Using Futures Studies to manage and mitigate risk
Every decision and strategic initiative that a business undertakes is a leap forward into the unknown. The variables that one would need to have intimate knowledge of in order to accurately predict the outcome of a proposed action is beyond comprehension.
But let’s, for a moment, imagine a world in which every business decision and undertaking involved zero risk, with the outcome known beforehand. On the surface, this might seem appealing – after all, who doesn’t want to know that entering a new market or changing your business strategy is going to be worth it before committing any time and resources?
The problem is that this would result in a heavily determined business environment. For any possible action, there would be a clearly visible optimal path for any decision maker to take; to do otherwise would be ludicrous. And with that, the human element of business decision making would swiftly become obsolete.
Thankfully (or unfortunately, depending on your stance on human obsolescence), exactly how the future will unfold remains perpetually enshrouded in mystery. But this is by no means reason to resign oneself to a helpless reactive nihilism. If anything, the unknowable future should inspire action, as it is effectively a realm of pure possibility. As Professor André Roux, Head of Futures Studies at USB, reminds us: The future is the only space in time we can influence.
For a business, the question of preparing for – and attempting to control – the future appears most frequently in the context of risk analysis and risk management. Let’s take a closer look at these disciplines, and how Futures Studies can equip you with the skills and tools you need to mitigate and manage risk effectively in your professional life.
A brief history of risk analysis and management
For millennia, humans (and animals) have undoubtedly understood the nature of taking risks and preparing for the future. After all, risk aversion is widely considered to be one of the most important evolutionary adaptations, guaranteeing greater survival rates in potentially dire situations.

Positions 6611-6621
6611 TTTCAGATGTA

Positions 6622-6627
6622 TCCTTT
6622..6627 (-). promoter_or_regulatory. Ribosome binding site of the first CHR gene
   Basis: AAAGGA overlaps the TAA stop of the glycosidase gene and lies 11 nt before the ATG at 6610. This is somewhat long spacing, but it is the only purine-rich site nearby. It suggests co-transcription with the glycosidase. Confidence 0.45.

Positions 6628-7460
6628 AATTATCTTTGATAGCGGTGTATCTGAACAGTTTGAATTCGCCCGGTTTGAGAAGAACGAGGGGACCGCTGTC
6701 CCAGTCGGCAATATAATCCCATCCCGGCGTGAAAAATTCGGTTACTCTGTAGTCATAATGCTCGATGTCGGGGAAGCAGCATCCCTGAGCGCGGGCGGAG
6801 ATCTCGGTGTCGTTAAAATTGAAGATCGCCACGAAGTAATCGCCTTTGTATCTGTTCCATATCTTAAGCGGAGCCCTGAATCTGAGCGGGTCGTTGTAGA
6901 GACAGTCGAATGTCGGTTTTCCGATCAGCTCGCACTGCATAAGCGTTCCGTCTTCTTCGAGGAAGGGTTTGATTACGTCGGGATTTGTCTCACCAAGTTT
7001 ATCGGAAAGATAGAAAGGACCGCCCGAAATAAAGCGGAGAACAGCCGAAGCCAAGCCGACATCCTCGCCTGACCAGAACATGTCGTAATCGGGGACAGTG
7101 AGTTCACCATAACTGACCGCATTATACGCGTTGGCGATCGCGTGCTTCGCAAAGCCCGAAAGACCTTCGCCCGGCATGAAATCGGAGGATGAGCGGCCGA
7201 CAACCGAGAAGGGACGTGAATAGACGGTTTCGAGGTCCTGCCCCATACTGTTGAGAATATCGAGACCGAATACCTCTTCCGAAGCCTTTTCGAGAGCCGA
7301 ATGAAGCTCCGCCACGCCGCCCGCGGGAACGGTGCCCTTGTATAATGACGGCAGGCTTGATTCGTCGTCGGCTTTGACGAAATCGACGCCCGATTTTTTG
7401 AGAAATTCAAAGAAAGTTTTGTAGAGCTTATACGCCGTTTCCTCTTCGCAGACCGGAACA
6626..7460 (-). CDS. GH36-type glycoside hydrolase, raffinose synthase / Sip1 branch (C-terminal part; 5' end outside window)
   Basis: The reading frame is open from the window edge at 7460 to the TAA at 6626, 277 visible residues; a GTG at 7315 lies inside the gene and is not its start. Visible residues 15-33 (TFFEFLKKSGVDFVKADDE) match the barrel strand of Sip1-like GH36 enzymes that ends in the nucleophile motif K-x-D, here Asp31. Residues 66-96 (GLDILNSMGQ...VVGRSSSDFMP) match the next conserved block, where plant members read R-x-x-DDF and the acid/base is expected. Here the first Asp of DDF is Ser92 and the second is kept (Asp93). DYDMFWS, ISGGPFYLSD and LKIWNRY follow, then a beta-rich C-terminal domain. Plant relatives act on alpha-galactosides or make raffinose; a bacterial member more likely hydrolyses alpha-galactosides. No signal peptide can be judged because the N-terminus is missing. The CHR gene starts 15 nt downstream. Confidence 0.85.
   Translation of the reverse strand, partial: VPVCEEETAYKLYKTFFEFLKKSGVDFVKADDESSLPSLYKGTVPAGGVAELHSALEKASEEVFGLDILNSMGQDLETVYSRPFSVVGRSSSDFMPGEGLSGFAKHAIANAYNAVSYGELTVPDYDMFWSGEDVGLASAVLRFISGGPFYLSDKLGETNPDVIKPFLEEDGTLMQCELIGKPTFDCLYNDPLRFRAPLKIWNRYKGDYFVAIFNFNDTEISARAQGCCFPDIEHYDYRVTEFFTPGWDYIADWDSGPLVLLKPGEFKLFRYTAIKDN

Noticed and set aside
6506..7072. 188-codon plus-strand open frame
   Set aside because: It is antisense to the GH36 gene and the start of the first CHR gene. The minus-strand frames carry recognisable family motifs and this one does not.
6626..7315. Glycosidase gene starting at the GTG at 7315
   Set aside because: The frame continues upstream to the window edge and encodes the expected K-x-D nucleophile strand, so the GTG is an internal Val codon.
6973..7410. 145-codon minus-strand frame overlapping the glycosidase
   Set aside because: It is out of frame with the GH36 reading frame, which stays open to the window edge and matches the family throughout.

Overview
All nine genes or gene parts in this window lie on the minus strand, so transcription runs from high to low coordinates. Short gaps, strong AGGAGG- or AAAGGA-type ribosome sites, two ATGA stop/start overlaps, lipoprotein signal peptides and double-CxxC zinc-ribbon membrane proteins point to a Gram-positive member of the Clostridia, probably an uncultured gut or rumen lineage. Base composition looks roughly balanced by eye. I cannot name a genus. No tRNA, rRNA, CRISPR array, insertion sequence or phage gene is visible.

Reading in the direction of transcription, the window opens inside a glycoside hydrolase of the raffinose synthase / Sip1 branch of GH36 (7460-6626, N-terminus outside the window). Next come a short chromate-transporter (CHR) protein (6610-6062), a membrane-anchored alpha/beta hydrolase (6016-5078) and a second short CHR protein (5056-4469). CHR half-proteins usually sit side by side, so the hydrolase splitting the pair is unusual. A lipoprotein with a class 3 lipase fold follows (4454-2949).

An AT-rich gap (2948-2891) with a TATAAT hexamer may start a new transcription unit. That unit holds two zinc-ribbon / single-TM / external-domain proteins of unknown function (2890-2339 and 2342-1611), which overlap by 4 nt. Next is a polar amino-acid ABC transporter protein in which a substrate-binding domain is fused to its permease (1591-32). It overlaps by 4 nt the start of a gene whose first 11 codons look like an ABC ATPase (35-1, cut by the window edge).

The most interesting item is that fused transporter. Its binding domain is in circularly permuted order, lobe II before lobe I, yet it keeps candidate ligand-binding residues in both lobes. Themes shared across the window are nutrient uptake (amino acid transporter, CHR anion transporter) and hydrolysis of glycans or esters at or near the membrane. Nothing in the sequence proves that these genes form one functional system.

A common theory about why we abandoned our hunter-gatherer lifestyles in favour of a sedentary agricultural existence is that the latter involved far less risk. For instance, without stockpiles of food, a foraging human being could not guarantee that her whole tribe would survive an unusually harsh winter.
But despite this natural tendency towards risk aversion, risk management and analysis did not take formal root in the worlds of business and industry until the 20th century. This was largely a result of the fledgling insurance industry, which was in turn a response to newly industrialised (and uniquely dangerous) working environments.
In the 1930s, German industrial researcher Karl Daeves pioneered an objective, statistical approach to understanding risk the workplace, in the form of his Großzahlforschung (literally translated as “large number research”). But it was only in the mid-1970s, spurred by the critically received Rasmussen Reactor Safety Study in the United States, that risk management became standard practice in organisational environments.
The development of computing technology has since dramatically increased our analytical capabilities, making it possible calculate statistical risk and probability with ever-greater precision.
How Futures Studies can prepare you for long-term success
The academic discipline of Futures Studies builds on this history of risk analysis through the application of various analytical tools and frameworks, equipping students with the ability to make strategically sound long-term decisions. This is especially valuable in the context of business and development in Africa, as much as forward planning is needed to maximise the positive impact of enterprise and raise overall quality of life.
Central to Futures Studies is the previously mentioned understanding of time as fundamentally flexible and shapeable by human action. As Kees van Heijden describes in his widely acclaimed book, The Sixth Sense: Accelerating Organizational Learning with Scenarios, “The complex nature of change means that predicting events is impossible, and is quite likely to be dangerous, as it implies inflexibility and a need to become locked into one specific prophecy… Of much greater value is the ability to recognize ‘dots on the horizon’ – the signs of change that inevitably affect every organisation – and to understand their significance and how the organization should adapt.”
If you’re interested in developing a holistic understanding of the forces shaping our future and acquiring the skills and tools you need to play an active role in creating that future, consider enrolling in a Futures Studies programme (with options to do a Postgraduate Diploma in Futures Studies, MPhil in Futures Studies or a PhD in Futures Studies) at the University of Stellenbosch Business School. It’s a great way to position your future self as an agent of positive change in South Africa and beyond.
We can create a preferred future if we want to, if we conspire to do so, and if we act with purposefulness, understanding and insight.
– Professor André Roux, Head of Futures Studies at USB